Cosmic Eagle
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Quote:
Originally Posted by LeoXiao View Post
okay, I said in the initial response to Kudryavka's question that adjectives with the base form "-ii" do not take "-na".

Now in Japanese there are a variety of kana that represent some consonant or consonant cluster with the final "-i" sound, i.e "ki", "shi", "chi", "ni" etc.

When I say that the consonant does not matter, I mean that what is essential is the doubled "ii" sound, not the "k-", "sh-" or whatever.
So in "yasashii", even though it is written in kana "ya-sa-shi-i" (can't type kana on this computer, sorry), there still exists the "-ii" final sounds.

In "kirei", written "ki-re-i", there is no doubled "i" sound because there is only ONE "i". If it was "ki-ri-i" then you would be correct.
れ is not a consonant sound?
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Old 2013-02-23, 21:47   Link #3635
LeoXiao
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Quote:
Originally Posted by Cosmic Eagle View Post
れ is not a consonant sound?
It is a consonant sound, but it does not end in "i".
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Old 2013-02-23, 22:21   Link #3636
Cosmic Eagle
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And anyway what about stuff like 大きな ? Can take both na and i form i being simply 大きい
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Old 2013-02-23, 23:31   Link #3637
LeoXiao
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I actually don't know, maybe there are irregular cases. My Japanese isn't all that good. I was always under the impression that 大きい was the correct form.
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Old 2013-02-23, 23:49   Link #3638
Avatar of Dreams
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Quote:
Originally Posted by Cosmic Eagle View Post
And anyway what about stuff like 大きな ? Can take both na and i form i being simply 大きい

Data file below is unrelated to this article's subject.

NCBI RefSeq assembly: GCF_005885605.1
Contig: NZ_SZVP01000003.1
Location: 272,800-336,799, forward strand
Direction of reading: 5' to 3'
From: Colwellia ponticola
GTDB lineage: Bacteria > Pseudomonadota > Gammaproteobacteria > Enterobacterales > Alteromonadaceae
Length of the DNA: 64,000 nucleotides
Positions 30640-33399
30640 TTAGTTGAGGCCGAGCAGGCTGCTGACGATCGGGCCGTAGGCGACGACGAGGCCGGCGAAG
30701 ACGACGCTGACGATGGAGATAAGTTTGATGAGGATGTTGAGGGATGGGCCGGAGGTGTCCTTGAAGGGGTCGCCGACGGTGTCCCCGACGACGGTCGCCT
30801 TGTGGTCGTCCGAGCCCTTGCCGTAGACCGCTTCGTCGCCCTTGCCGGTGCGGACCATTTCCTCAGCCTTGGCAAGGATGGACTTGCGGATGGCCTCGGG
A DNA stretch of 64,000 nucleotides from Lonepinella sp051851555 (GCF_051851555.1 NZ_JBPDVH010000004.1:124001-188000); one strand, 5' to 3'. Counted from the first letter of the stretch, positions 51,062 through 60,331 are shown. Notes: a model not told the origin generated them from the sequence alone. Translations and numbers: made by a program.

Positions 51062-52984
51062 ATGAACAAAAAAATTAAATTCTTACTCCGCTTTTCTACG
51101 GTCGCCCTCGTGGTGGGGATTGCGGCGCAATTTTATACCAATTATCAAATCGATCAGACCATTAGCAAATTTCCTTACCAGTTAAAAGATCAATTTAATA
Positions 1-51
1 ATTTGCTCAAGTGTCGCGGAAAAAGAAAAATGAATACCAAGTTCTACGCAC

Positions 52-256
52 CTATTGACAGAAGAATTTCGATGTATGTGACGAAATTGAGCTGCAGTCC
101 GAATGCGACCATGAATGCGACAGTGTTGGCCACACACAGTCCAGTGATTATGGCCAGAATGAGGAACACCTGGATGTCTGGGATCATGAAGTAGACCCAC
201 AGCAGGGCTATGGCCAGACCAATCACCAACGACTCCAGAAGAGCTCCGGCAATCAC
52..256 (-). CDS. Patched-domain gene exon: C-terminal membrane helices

I think you're missing his point. He means to say that when the adjective is written out in romanized form, if the last two letters are both 'i', the verb is an i-adjective (形容詞). 大きな would be romanized as 'ookina' so there is only one 'i' before the 'na', thus his rule technically holds in this case.

Unfortunately that rule is not correct. Counterexamples: 奇異な(きいな)、軽易な(けいいな).
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Old 2013-02-24, 00:00   Link #3639
LeoXiao
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Okay, I guess that theory no longer works. Is the rule actually based on the differences between native vs. Sino-Japanese words?
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Old 2013-02-24, 12:09   Link #3640
AmeNoJaku
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About J-adjectives: The original question makes little sense, both types of adjectives are always used as adjectives, just follow different conjugation rules. If you have to use a noun as an adjective, use the no particle. Now what LeoXiao wrote is correct and this is how textbooks introduce adjectives. But it does not cover everything, if one succumbs to japanese grammar nazism

Quote:
Originally Posted by Seitsuki View Post
Quick TL question for a change.

How far would you say localising should go? Run into a part where a character refers to their aunt as お母様. A straight up TL (I believe anyway) would kill off a ton of the implications in that term. Then again I can't romanise it either because it's a pretty fringe term already (compared to Onee san or the like) and those who do understand JP may take it to mean mother instead. Thoughts?
Explanation in brackets or a translation note are the best solutions, if the target language doesn't have a similar way to express something. Localization is as bad as dubbing in these cases, not being able to convey all the information from the original language.